Passengers crying foul on AirAsia’s refunding, flight cancellation has no bearing on share price prospect

DESPITE the great hue and cry surrounding AirAsia’s refunding policy, abrupt flight delays or even uncompensated cancellations in the guise of rescheduling, it seems that investors are least perturbed that those issues will have adverse impact on the budget carrier’s share price.

This comes about as Maybank IB Research expects after a difficult FY2022, easing jet fuel prices coupled with higher fares and more aircraft having returned to service will culminate in Capital A Bhd – operator of the AirAsia fleet and sister airline to long-haul AirAsia X Bhd – to break even some time in 3Q 2023.

“We lift our FY2024E core net profit by RM84 mil on China re-opening its borders. This in an effort to lift its PN17 raises our SOP (sums-of-parts)-based target price to 90 sen from 84 sen,” projected analyst Yin Shao Yang in a company update while reiterating the research house’s “buy” call on Capital A.

“The major milestone to watch out for this year is the disposal of its aviation business to AirAsia X in an effort to lift its PN17 (Practice Note 17) status.”

Recall that on Saturday (Jan 7), FocusM highlighted how a Malaysian couple was forced to tap their Amanah Saham Bumiputera (ASB) savings to cover their living expenses after being left stranded for five days in Melbourne following an AirAsia X’s flight cancellation on Jan 2 prior to their flight home was resumed on Jan 6.

Their ordeal did not end there as they only had one meal daily on Jan 1 and 2 (since the money was floating due to the public holiday).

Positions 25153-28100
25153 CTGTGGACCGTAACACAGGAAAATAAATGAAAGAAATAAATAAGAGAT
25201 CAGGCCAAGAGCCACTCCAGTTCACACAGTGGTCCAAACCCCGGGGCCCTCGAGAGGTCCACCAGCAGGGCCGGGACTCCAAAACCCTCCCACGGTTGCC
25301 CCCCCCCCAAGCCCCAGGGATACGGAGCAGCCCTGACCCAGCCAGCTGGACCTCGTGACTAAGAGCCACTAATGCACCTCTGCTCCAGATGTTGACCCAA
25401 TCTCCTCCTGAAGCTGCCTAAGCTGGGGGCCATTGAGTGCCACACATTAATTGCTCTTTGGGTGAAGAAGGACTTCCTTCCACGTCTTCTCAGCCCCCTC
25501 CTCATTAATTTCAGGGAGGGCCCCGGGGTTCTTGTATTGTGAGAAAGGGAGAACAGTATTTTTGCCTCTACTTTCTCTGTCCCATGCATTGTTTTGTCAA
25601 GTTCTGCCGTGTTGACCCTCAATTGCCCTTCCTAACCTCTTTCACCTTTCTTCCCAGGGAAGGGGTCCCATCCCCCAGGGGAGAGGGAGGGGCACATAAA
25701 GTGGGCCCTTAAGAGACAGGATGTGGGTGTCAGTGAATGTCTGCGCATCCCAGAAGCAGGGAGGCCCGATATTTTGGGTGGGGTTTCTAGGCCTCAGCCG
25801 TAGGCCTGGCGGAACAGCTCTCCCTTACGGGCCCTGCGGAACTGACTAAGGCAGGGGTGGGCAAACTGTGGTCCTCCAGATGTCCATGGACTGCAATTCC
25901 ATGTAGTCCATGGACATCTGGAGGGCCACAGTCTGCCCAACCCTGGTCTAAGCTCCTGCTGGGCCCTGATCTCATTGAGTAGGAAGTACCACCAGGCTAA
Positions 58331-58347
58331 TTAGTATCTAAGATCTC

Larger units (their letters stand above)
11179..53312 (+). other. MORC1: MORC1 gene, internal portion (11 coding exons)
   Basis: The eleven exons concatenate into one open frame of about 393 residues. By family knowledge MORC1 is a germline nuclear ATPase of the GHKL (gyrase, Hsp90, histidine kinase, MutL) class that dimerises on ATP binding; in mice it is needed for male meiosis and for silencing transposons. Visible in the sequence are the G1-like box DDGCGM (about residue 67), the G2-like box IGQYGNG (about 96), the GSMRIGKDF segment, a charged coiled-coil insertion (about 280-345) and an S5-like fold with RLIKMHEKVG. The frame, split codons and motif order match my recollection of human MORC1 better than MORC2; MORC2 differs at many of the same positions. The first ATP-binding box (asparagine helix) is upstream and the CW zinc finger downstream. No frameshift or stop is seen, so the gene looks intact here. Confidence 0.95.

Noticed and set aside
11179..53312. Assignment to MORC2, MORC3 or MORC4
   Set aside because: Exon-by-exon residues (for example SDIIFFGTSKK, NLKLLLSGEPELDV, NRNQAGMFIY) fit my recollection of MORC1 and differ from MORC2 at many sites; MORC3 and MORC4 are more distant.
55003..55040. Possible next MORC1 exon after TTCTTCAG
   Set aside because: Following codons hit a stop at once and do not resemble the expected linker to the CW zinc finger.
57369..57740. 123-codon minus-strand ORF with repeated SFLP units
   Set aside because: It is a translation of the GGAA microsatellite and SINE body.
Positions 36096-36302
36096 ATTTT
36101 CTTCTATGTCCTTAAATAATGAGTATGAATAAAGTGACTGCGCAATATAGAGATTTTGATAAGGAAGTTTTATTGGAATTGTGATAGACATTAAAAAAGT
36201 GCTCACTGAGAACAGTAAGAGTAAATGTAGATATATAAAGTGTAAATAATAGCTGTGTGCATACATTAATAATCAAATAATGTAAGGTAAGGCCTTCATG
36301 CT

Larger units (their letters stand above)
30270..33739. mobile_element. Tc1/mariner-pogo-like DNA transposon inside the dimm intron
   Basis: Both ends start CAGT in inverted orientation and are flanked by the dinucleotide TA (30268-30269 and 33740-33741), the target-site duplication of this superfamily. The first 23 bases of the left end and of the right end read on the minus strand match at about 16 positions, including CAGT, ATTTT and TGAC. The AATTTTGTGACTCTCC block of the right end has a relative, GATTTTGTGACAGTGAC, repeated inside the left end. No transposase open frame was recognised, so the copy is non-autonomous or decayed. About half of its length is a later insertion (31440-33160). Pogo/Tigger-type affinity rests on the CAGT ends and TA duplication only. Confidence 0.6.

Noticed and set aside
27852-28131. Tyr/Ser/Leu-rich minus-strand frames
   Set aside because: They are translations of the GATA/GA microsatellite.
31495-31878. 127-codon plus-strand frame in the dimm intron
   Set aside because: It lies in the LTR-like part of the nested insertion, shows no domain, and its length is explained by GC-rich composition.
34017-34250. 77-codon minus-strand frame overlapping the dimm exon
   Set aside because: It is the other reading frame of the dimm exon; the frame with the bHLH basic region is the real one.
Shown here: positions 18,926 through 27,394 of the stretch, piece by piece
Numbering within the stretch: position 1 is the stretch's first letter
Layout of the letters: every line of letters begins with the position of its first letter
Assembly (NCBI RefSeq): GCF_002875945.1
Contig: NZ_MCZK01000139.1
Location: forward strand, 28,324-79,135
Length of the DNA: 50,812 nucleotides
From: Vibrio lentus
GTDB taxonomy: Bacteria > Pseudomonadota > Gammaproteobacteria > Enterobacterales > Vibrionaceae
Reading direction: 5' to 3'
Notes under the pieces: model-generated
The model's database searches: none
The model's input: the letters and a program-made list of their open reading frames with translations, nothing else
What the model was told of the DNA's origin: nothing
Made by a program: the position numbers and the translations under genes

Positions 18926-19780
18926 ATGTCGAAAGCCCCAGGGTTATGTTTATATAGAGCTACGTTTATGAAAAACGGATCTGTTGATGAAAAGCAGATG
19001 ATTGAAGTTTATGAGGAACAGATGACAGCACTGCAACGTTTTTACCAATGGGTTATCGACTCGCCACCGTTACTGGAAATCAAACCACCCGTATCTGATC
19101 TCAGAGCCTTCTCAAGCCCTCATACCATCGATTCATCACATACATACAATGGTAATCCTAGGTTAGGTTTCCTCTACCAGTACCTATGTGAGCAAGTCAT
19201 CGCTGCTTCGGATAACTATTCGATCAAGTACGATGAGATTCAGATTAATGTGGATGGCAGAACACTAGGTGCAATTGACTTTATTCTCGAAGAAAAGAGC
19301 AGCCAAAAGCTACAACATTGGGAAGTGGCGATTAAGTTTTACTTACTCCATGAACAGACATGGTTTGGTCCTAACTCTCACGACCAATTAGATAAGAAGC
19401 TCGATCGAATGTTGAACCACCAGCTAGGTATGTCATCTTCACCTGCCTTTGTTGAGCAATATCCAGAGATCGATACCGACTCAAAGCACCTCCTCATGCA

“We had called AirAsia Australia customer service (voicemail) and got no response till now. We filed a complaint to MAVCOM (Malaysian Aviation Commission) via Flysmart, and also to AirAsia on Twitter. Also, no feedback until now,” the couple further related in their Twitter thread.

Nazt F. (@NazFarid) had earlier conveyed the ordeal encountered by him and his wife to Transport Minister Anthony Loke Siew Fook on Jan 4.

Interestingly, the Seremban MP had on Dec 27 insisted that Batik Air (formerly Malindo Air) should issue an apology and be held accountable for an eight-hour delay for a Kuching-bound flight from the Kuala Lumpur International Airport (KLIA) without proper assistance to its passengers.

This has prompted ‘retaliation’ from air travellers and even former MAVCOM aviation development director Germal Singh Khera who opined that it was unfair for Loke to rebuke only Batik Air for flight delays given similar problems have been occurring at greater frequency at AirAsia.

Nevertheless, Germal said that in most cases, the transport minister is not directly involved in the affairs of aviation operations.

These can be easily handled by the relevant regulatory authorities such as MAVCOM and the Civil Aviation Authority of Malaysia,” he told the MalaysiaNow news portal. “(But) as a minister, he (Loke) should be fair to all parties. Why single out Batik Air? Why is there no mention of AirAsia delays and cancellations or refund issues? This is being biased.” – Jan 9, 2023


Main pic credit: The Sun



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